Golden Globes: If Streak Holds, ‘Leviathan’ Win Could Set It On Path To Oscar

Andrey Zvyagintsev and Alexander Rodnyansky, the director and producer of Leviathan, accepted the Golden Globe tonight for Best Foreign Language film, another in a long list of prizes the movie has amassed since debuting in Cannes and scooping Best Screenplay honors there. A treatise on corruption at the State level which includes elements of the biblical story of Job, Leviathan is also Russia’s Foreign Language Oscar entry. It made the December shortlist, now has a BAFTA nomination and this weekend took the top FIPRESCI prize in Palm Springs. In the past four years, Golden Globe winners In A Better World, A Separation, Amour and The Great Beauty have gone on to scoop the Academy Award for Best Foreign Language Film. Prior to 2010, however, there were often mismatches between the eventual victors. Oscar nominations are this Thursday. Sony Pictures Classics released Leviathan on December 25.

Given the film’s subject matter it was not always certain it would be the Russian Oscar entry, but in a nice win for free speech nowadays, it had a lot of backing from the local film industry, Zvyagintsev told me in December. The story follows Kolya who is forced to fight his town’s corrupt mayor when told that his house is to be demolished.

Accepting the Golden Globe on stage this evening in Los Angeles, Zvyagintsev, who was previously nominated with 2003’s The Return, expressed joy before passing the microphone over to Rodnyansky who said, “The more we think about the fortunate fate of our movie, the more we believe that it doesn’t matter whether you are Korean, American, Russian, or French. A tragic story of an ordinary man who comes face‑to‑face with an indifferent system is absolutely universal.”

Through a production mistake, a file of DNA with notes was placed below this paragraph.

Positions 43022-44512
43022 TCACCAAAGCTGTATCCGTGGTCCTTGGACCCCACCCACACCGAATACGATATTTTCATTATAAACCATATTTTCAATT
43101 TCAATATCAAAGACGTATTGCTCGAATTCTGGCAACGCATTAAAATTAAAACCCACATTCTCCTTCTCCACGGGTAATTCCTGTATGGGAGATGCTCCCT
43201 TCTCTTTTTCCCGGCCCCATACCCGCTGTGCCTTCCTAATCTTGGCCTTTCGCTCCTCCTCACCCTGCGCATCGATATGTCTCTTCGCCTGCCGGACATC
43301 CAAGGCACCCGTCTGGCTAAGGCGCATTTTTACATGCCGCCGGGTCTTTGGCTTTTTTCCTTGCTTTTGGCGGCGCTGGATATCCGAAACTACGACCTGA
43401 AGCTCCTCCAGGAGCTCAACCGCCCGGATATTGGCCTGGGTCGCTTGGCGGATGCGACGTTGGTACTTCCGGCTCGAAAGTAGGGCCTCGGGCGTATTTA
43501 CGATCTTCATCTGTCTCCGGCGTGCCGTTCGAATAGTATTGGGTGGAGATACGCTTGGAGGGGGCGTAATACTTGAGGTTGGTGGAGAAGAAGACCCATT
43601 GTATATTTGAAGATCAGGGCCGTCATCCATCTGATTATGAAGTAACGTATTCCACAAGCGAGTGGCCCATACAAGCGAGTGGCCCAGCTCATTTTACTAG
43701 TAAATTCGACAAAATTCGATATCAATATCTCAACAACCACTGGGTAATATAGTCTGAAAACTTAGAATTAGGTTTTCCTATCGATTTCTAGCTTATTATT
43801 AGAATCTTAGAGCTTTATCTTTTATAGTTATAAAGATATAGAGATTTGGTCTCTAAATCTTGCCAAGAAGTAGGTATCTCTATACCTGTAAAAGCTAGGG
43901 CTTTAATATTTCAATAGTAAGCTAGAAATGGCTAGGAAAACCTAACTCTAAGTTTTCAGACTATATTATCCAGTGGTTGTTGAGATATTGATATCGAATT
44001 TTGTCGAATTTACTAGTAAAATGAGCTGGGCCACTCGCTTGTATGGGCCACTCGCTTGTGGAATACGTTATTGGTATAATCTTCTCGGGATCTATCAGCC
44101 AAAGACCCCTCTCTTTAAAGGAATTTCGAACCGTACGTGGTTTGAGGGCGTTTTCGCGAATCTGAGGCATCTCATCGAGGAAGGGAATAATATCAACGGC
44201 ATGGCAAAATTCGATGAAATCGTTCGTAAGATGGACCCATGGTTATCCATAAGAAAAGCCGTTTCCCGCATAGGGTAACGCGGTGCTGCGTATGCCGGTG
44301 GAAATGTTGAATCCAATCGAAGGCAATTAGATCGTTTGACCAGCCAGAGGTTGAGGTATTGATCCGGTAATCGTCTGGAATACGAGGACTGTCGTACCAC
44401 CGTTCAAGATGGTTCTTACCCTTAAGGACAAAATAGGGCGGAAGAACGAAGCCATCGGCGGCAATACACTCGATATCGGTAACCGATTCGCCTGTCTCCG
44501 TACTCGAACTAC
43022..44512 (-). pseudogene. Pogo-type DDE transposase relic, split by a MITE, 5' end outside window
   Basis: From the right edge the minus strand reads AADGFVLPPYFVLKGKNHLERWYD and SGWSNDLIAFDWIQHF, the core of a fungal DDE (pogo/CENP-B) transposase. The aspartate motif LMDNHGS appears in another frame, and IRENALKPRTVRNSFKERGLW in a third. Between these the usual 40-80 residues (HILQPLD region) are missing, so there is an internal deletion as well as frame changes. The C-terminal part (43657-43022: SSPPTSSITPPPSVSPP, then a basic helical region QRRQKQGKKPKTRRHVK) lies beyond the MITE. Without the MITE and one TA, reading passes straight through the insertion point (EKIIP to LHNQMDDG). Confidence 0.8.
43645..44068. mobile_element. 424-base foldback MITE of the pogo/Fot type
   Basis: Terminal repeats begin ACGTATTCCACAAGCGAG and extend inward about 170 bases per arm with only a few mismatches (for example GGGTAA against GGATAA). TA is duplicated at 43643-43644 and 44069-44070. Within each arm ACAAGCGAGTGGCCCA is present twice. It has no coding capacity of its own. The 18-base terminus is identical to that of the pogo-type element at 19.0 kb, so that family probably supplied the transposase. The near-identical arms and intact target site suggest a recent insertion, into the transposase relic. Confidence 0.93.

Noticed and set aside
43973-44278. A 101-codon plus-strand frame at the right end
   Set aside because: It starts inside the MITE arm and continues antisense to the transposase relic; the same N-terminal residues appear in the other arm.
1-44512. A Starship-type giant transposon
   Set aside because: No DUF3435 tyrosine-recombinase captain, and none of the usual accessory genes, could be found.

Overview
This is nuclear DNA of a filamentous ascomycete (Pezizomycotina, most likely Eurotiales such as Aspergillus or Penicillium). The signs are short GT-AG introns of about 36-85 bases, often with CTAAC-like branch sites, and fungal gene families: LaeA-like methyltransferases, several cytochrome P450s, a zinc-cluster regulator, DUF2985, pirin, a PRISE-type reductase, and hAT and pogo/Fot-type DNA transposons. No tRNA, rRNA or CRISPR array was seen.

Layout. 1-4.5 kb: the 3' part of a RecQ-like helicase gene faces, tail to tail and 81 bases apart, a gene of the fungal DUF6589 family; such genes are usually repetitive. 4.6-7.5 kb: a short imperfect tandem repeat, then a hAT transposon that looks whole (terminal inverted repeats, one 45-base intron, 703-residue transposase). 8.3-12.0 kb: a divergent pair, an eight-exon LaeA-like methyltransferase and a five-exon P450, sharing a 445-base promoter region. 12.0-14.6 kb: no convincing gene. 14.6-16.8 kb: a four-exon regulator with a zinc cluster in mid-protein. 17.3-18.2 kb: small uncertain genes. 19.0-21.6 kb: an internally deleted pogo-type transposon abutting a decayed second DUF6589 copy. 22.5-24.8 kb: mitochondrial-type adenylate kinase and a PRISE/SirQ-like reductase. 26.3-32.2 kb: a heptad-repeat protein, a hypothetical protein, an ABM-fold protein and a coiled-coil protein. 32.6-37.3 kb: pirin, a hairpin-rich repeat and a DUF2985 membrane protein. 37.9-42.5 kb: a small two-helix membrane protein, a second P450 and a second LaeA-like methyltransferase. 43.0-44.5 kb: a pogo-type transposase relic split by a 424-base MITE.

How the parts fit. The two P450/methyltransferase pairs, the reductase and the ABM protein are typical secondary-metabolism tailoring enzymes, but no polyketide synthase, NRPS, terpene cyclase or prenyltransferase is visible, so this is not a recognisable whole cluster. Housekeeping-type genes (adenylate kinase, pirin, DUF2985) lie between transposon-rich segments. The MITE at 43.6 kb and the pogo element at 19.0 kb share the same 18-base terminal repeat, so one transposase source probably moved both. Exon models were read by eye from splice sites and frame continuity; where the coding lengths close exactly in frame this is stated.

Backstage, Rodnyansky translated for Zvyaginstev. The pair said they are gratified by the “great support” from the Russian press. Said Zvyagintsev: “We are very proud to be part of this lineup, we had seen (the other nominees) before they were nominated by the Golden Globes.” The key to creating such a controversial movie, the director added, is “passion and patience. This is risky business.”

Sony Pictures Classics Co-Presidents Michael Barker and Tom Bernard were clearly uncowed when they first saw the movie in Cannes. Barker told me last month they had a deal done within six hours of the screening.

This article was printed from